The Major League Baseball Urban Youth Academy at Wesley Barrow Stadium in New Orleans' Pontchartrain Park officially reopened on Friday following a $6.5 million renovation project by MLB and the city after the original stadium was destroyed by Hurricane Katrina.
The academy will provide free, year-round baseball and softball instruction and other educational services for youth from underserved and urban communities throughout southern Louisiana.
"Major League Baseball is proud to stand alongside the City of New Orleans as we open the New Orleans MLB Urban Youth Academy, which will represent the national pastime's lasting contribution to the Hurricane Katrina recovery effort," Commissioner Bud Selig said in a release. "Our newest Academy, located in one of our nation's most vibrant cities, will impact many young lives by providing significant opportunities on and off the diamond."
"The New Orleans MLB Urban Youth Academy will offer a positive and unique learning environment as it provides young people throughout southern Louisiana with a wealth of opportunities to enhance their skills and knowledge on and off the field," MLB executive vice president of baseball development Frank Robinson said. "This state-of-the-art facility will be a benefit to the local community and beyond, and will be a significant component of our effort of giving underserved and urban youth the chance to play baseball and softball. We have been honored to work with the City of New Orleans and contribute to the Hurricane Katrina recovery effort by making this dream facility at Wesley Barrow Stadium a reality."
The new Wesley Barrow Stadium replaces a 55-year-old facility that was destroyed by Hurricane Katrina. The new facility has capacity for 650 fans, with a 200-square-foot climate-controlled press box, a public address system and new LED scoreboard. It also features administration facilities, including two 300-square-foot conference rooms where instruction can be held.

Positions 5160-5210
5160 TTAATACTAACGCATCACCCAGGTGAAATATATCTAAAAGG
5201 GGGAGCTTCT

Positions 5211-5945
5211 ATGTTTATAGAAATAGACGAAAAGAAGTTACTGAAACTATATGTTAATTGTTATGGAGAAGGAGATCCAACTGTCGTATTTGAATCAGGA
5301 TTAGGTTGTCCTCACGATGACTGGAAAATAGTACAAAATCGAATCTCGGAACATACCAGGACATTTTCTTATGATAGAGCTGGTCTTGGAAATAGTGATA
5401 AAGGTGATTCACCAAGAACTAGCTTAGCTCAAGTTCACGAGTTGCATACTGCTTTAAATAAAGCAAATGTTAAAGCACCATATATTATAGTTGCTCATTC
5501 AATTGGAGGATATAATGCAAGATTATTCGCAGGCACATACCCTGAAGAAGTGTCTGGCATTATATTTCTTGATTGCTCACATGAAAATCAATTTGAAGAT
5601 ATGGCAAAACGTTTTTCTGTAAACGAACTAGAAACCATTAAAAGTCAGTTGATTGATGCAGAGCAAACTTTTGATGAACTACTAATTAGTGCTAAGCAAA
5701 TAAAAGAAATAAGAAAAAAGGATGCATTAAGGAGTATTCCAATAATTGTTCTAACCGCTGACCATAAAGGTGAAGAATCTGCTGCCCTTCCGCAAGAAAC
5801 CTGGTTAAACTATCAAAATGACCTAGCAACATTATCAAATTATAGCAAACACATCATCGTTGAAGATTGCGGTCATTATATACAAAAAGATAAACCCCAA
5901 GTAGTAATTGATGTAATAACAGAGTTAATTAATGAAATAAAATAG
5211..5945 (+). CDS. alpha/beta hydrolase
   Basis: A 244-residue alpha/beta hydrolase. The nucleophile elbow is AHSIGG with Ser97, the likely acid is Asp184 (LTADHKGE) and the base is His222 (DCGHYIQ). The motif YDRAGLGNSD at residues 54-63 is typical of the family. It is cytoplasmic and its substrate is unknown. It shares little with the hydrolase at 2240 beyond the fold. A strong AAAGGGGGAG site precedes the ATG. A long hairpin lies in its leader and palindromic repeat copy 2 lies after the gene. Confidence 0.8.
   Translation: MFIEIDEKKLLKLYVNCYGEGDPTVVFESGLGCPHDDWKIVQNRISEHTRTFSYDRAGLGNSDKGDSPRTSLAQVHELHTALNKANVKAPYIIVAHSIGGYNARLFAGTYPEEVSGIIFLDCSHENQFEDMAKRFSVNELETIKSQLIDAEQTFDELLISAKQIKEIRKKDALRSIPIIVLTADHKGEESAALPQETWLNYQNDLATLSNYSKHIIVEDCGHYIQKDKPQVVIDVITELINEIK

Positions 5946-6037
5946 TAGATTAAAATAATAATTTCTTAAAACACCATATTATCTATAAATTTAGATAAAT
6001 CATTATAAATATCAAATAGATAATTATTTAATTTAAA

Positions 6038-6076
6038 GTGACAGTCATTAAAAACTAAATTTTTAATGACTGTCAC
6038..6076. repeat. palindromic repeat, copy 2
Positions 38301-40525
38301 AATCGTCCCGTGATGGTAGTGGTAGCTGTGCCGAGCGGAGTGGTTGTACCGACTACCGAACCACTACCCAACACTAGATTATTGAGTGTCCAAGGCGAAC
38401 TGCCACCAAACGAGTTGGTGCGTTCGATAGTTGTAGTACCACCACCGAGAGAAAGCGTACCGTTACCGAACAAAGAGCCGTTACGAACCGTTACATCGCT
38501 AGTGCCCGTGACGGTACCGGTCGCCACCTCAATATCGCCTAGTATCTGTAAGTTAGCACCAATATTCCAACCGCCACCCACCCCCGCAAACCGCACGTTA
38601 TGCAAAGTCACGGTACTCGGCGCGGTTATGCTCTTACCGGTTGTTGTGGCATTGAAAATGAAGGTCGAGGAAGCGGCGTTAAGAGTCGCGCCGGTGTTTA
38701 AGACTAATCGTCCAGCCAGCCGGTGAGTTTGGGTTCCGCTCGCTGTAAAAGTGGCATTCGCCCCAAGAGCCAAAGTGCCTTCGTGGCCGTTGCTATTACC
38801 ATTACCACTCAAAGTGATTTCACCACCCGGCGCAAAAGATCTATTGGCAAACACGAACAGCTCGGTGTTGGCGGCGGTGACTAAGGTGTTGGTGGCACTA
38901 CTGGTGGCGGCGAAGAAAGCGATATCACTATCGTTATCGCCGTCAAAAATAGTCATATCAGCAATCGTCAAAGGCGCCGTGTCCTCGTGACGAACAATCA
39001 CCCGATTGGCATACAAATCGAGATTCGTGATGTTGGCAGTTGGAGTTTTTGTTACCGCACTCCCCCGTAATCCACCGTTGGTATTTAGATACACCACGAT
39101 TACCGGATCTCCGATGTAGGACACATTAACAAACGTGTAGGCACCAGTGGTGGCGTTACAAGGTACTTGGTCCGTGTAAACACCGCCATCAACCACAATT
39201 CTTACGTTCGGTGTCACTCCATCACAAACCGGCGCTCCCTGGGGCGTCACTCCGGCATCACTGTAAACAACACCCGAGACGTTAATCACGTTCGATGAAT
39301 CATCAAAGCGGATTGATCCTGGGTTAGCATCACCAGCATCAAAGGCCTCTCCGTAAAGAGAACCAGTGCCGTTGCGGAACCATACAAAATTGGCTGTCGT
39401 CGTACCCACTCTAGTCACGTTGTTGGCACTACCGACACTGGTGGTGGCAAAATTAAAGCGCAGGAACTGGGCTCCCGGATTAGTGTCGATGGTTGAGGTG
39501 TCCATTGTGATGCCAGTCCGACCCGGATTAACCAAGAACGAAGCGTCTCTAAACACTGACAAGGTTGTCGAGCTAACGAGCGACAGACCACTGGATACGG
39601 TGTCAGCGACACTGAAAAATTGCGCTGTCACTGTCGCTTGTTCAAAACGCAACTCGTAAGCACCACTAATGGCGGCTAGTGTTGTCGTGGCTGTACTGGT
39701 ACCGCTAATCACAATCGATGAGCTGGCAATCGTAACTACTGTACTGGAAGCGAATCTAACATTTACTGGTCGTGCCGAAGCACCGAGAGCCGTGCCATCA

The baseball field also features professional-sized artificial turf with a clay pitcher's mound, while the tee ball and softball fields are natural turf with bleachers. Other facilities include a three-lane batting practice cage outdoors and a two-lane indoor batting practice building.
"We are extremely excited about the opening of the MLB Urban Youth Academy," New Orleans recreation development commission CEO Vic Richard said. "This collaboration with Major League Baseball is proof positive of the strength of partnerships. This project will give our children the opportunity to engage in constructive and worthwhile activities and it gets us one step closer to Mayor [Mitch] Landrieu's goal of becoming the top recreation program in the country."
The New Orleans academy is the fourth, joining ones in Compton, Calif., Houston, and Gurabo, Puerto Rico. Two others have been announced for Hialeah, Fla., and Philadelphia.
The academy in Compton, which New Orleans' is modeled after, opened in 2006 and has had more than 300 student-athletes graduate to participate in collegiate baseball and softball programs. Nearly 140 of those have been selected in the MLB First-Year Player Draft, with approximately 80 signing professional contracts.
Two alumni -- Seattle's Trayvon Robinson and Toronto's Anthony Gose -- were on Major League rosters this season.
"The best tool in improving our economy and reducing crime is by investing in meaningful activities for our youth," Landrieu said. "There is no better partner than Major League Baseball to bring high quality programming to the kids of New Orleans. The new Wesley Barrow Stadium complements our redevelopment efforts in Pontchartrain Park."